Black Caucus's Role In House Broadens
MEMBERS of the Congressional Black Caucus see more changes this year in their organization than in past sessions of Congress. The most visible include the first Republican member in half a century, the largest number, 26, of black members ever in Congress, and the retirement of an influential committee chairman who was a caucus member.
In addition, there's a new chairman: Rep. Edolphus Towns (D) of New York (Brooklyn), who is in his fifth term in Congress.
But, over the long haul, the biggest change of all has been in the way caucus members operate in Congress - and in their legislative effectiveness. They've moved ``from almost the ideological [liberal] fringe of the Democratic Party in the House to a much more significant role,'' says Congress-watcher Norman Ornstein of the American Enterprise Institute.
Caucus members now are more moderate than when the organization was formed in 1969, and ``are moving into the mainstream of the Democratic Party,'' he adds.
Today a number of black members of Congress, such as Rep. John Conyers (D) of Michigan, are in senior positions as committee and subcommittee chairmen. Mr. Ornstein says: ``Now you have members of the caucus in the room when the deals are being made.''
As black members of the House have risen through the normal seniority ranks to chairmanships ``what's interesting is that you haven't gotten much policy change,'' says David Mason, federal liaison of the Heritage Foundation and a former congressional staff member. ``They've become known for pursuing legislation that's not usually on the black agenda. As politicians rise in seniority, they tend to broaden in concerns.''
Rep. William Gray III (D) of Pennsylvania, a member of the Black Caucus, has risen to the No. 3 position in the House Democratic leadership, as majority whip. He is just behind House Speaker Thomas Foley (D) of Washington and House majority leader Richard Gephardt (D) of Missouri.
This year the caucus has its first Republican in more than 50 years - and a conservative member at that. Rep. Gary Franks of Connecticut is the first Republican member of the caucus in more than 50 years. He says he expects to support the conservative Republican concept of trying to aid poor and minority Americans by providing vouchers for housing and education, and through special inner-city enterprise zones, rather than backing the traditional government programs.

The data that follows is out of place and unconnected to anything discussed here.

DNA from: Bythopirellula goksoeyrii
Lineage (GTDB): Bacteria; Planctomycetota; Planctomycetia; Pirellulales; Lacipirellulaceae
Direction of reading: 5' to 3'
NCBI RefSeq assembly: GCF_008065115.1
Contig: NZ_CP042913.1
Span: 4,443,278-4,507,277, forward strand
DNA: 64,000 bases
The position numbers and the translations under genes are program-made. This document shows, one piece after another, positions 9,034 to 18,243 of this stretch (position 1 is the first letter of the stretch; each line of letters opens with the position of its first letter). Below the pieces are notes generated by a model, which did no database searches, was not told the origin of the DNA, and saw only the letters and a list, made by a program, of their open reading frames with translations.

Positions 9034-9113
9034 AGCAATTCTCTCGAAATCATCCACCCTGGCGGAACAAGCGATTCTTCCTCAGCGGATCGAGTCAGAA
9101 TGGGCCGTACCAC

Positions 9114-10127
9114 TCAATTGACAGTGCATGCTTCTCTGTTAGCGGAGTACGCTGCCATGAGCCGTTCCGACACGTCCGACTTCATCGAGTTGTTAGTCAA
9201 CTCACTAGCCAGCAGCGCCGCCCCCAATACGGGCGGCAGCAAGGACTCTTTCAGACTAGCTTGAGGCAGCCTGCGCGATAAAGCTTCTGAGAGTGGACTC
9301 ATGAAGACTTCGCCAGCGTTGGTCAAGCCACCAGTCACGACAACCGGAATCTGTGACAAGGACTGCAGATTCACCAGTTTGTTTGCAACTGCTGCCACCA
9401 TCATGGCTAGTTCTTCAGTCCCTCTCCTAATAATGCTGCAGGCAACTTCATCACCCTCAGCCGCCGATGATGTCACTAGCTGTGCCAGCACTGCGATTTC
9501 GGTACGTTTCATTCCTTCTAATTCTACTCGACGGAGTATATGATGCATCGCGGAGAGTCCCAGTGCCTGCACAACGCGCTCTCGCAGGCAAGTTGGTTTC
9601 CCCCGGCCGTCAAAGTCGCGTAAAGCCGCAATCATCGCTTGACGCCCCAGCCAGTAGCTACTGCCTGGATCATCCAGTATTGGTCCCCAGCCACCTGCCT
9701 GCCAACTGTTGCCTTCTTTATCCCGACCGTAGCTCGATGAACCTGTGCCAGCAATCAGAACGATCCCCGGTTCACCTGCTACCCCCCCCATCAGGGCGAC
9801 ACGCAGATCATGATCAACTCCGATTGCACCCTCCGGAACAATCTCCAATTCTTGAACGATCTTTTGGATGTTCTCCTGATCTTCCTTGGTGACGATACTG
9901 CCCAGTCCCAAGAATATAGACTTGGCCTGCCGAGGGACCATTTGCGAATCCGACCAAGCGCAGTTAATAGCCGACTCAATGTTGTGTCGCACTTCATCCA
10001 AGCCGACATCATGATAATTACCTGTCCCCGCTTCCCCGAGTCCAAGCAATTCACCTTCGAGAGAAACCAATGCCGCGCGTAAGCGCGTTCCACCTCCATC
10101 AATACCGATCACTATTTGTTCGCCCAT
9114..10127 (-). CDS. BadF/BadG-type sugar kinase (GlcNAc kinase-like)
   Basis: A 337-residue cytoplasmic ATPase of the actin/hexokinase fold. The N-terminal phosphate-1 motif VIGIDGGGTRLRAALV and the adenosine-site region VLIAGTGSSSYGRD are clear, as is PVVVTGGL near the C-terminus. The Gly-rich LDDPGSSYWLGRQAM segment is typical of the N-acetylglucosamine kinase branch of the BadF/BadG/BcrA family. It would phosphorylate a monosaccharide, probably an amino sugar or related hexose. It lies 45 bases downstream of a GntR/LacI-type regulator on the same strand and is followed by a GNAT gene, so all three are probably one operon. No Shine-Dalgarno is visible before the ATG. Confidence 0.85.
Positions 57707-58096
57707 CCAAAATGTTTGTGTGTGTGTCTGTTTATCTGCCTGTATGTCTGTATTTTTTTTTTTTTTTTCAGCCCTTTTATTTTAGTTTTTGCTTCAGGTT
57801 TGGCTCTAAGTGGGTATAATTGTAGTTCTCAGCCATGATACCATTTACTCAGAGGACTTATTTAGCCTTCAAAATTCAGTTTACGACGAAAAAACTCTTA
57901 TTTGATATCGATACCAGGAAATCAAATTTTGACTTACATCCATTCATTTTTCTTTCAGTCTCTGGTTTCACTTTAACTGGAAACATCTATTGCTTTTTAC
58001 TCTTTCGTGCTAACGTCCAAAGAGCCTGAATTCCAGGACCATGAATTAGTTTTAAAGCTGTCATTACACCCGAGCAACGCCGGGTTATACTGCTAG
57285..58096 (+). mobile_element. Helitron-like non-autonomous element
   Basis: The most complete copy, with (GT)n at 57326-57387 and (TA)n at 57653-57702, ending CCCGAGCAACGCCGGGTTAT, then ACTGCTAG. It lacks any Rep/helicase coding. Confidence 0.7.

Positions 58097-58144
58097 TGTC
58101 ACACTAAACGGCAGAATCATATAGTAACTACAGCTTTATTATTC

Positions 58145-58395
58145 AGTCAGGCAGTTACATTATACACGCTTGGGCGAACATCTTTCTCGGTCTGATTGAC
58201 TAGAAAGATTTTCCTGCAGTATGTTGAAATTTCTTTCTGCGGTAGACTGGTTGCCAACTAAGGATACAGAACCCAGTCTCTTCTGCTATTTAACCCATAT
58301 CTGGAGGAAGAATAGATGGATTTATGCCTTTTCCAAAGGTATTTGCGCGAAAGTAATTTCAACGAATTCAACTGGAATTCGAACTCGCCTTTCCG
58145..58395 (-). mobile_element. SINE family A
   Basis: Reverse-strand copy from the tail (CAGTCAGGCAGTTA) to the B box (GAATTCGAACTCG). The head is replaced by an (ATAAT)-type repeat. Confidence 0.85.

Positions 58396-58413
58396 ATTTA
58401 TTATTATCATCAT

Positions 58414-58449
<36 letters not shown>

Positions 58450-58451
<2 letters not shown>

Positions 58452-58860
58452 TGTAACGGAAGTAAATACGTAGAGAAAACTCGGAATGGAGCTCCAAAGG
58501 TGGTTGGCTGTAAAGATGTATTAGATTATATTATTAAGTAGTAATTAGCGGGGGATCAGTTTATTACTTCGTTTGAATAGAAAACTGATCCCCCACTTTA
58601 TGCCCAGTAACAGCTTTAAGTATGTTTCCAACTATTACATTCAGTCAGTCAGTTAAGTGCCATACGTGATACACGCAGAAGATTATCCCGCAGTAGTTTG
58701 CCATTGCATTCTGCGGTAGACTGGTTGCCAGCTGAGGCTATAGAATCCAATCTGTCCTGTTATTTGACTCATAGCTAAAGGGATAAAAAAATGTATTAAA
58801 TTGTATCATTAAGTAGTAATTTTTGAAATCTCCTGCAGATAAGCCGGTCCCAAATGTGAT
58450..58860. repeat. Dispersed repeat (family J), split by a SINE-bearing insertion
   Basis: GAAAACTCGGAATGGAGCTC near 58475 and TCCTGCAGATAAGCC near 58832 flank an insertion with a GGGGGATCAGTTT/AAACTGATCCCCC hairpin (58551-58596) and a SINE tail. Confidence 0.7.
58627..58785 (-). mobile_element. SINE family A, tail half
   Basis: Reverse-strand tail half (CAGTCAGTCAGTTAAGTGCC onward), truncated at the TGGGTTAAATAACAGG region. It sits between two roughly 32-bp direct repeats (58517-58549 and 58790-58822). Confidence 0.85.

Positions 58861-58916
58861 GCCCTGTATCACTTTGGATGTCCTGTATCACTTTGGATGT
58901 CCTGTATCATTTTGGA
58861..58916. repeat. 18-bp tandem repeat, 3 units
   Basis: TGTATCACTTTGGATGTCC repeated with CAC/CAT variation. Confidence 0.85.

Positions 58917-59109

All 26 caucus members serve in the House of Representatives; they comprise 5 percent of the 535 members of Congress; blacks comprise 12 percent of the nation's people. The last black senator, Edward Brooke (R) of Massachusetts, was unseated in the 1978 election.
Throughout much of last year's political campaign many election observers had thought that North Carolina's Democratic Senate candidate, Harvey Gantt, who is black, might win, but incumbent Republican Jesse Helms wound up defeating him.
Until his retirement this year, one of the more influential Black Caucus members in Congress had been Rep. Augustus Hawkins (D) of California, who for years was chairman of the House Education and Labor Committee. He was known in recent years for originating or supporting liberal proposals for education and child-care programs.
Although individual black members of Congress have risen in rank and effectiveness in recent years, the Black Caucus as a body ``hasn't lived up to the promise that it had when it was established,'' says James Thurber, director of the Center for Congressional and Presidential Studies at American University.
``It has not been a focus of national black policy and leadership,'' Dr. Thurber says. That has fallen to others, most notably the Rev. Jesse Jackson.
Still, the caucus has helped set the parameters of debate on civil rights legislation of recent years, Thurber says, noting that when the deficit-reducing Gramm-Rudman-Hollings bill was enacted they saw to it that the basic welfare programs, like Social Security, were exempted from automatic trims.